1) What distinct servers exist with respect to the development process?
What is their purpose?
In my experience, the only concept/idea that should matter is that all the environments (servers => development, staging, production) should be if not exactly alike, similar with regards to OS, web server versions, service packs, patches, hotfixes, etc. Now, it may or may not be feasible to have a minimum of 3 (or more) distinct environments, but this tends be the norm from my experience. In terms of hardware, as long as their very similar or identical it shouldn't pose any problems down the road.
2) Where is your master source
Isolated from internet access and heavily guarded. Lots of firewall rules to protect it from undesirable attempts at gaining access. Only developers in-house should be able to access the repository.
3) Where is development work done?
In larger projects or in organizations, development tends to be done locally on a programmer's computer or with the aid of source repositories (SVN,CVS,VSS,etc.) a copy of the work is done locally.
4) Where is testing done?
Some people test in their "development" environment, others do testing in "staging" which to me makes a little more sense. Pick one of the two and just stick with it. Personally, I think staging is the place to test to avoid version changes if developers are making changes to development.
How do you organize your servers for
development of relatively small
websites, each with a little bit of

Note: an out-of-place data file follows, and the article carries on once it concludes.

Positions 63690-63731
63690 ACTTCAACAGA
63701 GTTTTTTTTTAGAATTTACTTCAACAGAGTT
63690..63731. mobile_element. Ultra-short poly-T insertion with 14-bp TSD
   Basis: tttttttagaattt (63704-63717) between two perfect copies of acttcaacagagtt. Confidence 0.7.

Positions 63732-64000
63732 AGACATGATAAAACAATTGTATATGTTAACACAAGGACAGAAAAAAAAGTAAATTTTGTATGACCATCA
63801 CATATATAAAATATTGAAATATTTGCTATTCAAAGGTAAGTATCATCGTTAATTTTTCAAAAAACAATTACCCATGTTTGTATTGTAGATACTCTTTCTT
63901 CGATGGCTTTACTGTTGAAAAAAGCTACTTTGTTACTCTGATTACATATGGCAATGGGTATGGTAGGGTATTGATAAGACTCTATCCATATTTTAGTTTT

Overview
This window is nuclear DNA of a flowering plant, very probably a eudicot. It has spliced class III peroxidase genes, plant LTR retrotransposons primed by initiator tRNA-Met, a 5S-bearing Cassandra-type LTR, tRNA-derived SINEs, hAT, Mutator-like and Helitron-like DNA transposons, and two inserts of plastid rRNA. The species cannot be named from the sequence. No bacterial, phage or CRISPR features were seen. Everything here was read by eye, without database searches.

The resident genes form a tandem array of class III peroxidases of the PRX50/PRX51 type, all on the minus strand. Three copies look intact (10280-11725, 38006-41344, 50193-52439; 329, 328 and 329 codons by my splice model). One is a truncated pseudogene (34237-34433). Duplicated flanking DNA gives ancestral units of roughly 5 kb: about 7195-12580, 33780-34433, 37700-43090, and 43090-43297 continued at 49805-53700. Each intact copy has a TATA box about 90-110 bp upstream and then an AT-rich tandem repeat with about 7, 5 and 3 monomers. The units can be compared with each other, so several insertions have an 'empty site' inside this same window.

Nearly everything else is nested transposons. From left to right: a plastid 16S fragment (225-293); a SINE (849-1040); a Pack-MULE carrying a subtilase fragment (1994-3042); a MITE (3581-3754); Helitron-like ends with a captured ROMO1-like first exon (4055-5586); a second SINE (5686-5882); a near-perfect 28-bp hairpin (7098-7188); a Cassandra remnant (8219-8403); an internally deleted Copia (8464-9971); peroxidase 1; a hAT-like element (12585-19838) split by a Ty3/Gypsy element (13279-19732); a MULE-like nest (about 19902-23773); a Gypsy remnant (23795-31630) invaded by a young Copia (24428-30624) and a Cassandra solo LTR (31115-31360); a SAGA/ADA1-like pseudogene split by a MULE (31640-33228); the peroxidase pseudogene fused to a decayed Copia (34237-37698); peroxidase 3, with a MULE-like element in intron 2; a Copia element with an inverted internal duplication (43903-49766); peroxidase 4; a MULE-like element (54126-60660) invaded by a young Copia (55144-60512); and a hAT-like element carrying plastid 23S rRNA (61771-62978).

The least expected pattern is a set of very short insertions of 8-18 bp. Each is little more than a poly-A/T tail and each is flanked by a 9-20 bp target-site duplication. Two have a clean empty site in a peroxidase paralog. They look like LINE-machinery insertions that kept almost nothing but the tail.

Basically, web shops organize their environments as: development=>dev, staging=>stage, production=>prod. Developers work locally on their own machine, and once their additions/changes are finished they commit the changes to the source repository. Certain shops do something called CI (continuous integration) so after every commit a developer makes, the CI server automatically rebuilds to the site. This helps developers/testers to see if anything broke from a developers changes.
Typically these changes are published to their dev environment for all developers to work with. When the developers get to a certain milestone/checkpoint and want to start testing they "promote" the version of their site to staging environment for testers to hammer away at while developers can continue to work in dev.
Once everyone is content with everything in staging, they promote the version in staging to prod. Changes should only flow one way: dev->stage->prod. If you want to make a change to production, start from dev then test in staging and then promote to production. It's a pain but it keeps things consistent and prevents from numerous headaches. You'd be amazed how many companies just make changes in production and months/years later they're having problems syncing environments when just following protocol would've saved them a lot of pain.
If you're referring to your work as "small" as in simple or not complex beyond some dynamic pages and some database calls, I'd say try to go for 3 environments but you could probably "get away with" 2 environments (staging and production). You could make your own computer the so-called development environment.